Great Lakes Bay Region STEM Ecosystem Publishes Access + Equity Impact Reports for Grants Given Over 2019-2022
Hello friends of the Great Lakes Bay Region,
The Great Lakes Bay Region STEM Access and Equity Initiative aims to mitigate Science, Technology, Engineering and Math (STEM) access and equity barriers for at-risk youth (ages 0-12) and their families. This is accomplished by leveraging existing regional STEM assets and creating new sustainable STEM learning partnerships between student-serving organizations, STEM-rich institutions and families.

This initiative capitalized on existing resources in the community including STEM-rich institutions such as museums, planetariums, zoos, libraries, outdoor education and nature centers, community centers, summer camps, and mobile labs/programs, etc.

Improved STEM access and equity was accomplished via competitive mini-grants meant to encourage long-term, sustainable partnerships between student-serving organizations and STEM-rich institutions. These organizations and STEM-rich institutions partnered to co-develop, design and implement their projects. The mini-grants were used to offset programming costs and remove barriers such as admission and/or transportation for students.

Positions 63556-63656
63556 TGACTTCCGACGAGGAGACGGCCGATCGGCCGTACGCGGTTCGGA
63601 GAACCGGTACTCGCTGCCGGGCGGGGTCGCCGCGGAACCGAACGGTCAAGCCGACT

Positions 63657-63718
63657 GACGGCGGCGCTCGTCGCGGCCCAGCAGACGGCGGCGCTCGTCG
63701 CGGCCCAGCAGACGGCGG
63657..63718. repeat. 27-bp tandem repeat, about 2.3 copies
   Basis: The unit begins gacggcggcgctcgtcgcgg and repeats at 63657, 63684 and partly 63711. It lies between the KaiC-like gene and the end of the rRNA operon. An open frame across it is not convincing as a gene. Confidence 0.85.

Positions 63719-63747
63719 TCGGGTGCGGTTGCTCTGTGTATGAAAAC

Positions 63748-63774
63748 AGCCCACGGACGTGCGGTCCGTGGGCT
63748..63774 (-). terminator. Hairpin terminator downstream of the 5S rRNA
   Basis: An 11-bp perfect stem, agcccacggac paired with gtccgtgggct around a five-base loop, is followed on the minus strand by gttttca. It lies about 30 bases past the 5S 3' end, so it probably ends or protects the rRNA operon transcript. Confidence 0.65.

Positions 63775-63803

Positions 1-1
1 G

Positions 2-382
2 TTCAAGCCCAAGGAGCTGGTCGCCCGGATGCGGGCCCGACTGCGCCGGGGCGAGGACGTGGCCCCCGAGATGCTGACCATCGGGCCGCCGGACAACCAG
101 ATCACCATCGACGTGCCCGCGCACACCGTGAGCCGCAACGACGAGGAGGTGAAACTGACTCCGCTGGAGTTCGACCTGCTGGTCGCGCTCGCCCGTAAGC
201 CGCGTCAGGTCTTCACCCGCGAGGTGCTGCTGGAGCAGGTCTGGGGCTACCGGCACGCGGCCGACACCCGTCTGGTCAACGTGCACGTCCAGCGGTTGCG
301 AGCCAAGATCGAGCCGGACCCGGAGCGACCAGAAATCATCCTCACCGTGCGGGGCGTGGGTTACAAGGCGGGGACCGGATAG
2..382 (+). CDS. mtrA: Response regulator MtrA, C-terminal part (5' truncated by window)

The primary purpose of this funding opportunity was to provide STEM access and equity opportunities to underserved populations, including minority groups, girls, rurally-isolated students, and children living in poverty. Roughly one-third of students in the region are from low-income households.

The initiative is inspired by the Equality of Opportunity Project, including the article America’s Lost Einsteins, and the research from the Center for Childhood Creativity, “The Roots of STEM Success: Changing Early Learning Experiences to Build Lifelong Thinking Skills.” Both bodies of research clearly demonstrate the immense need to address STEM access for at-risk children and the need to mitigate access and equity with an upstream approach, very early in a child’s life.

Through collaboration and resource sharing from several of our partners, we were able to extend STEM programming to underserved populations. Many of the efforts aimed to equip teachers, educators, parents and caregivers with the tools to continue STEM learning at home and through other activities outside of the classroom. When designing STEM programming, barriers to access and equity were taken into account, and costs for admission, transportation and more were provided or reduced. Thanks to funding and support from Nexteer Automotive, MiSTEM East Central Michigan Region and The Strosacker Foundation, it was possible to provide youth in the Great Lakes Bay Region with 28 mini-grants over a four-year period from 2019 to 2022.

Please join us in celebrating the impact of this work throughout the last four years and the many partners that helped along the way.

In learning and exploration,
Lori Flippin
STEM Initiative Leader
View or download the report below!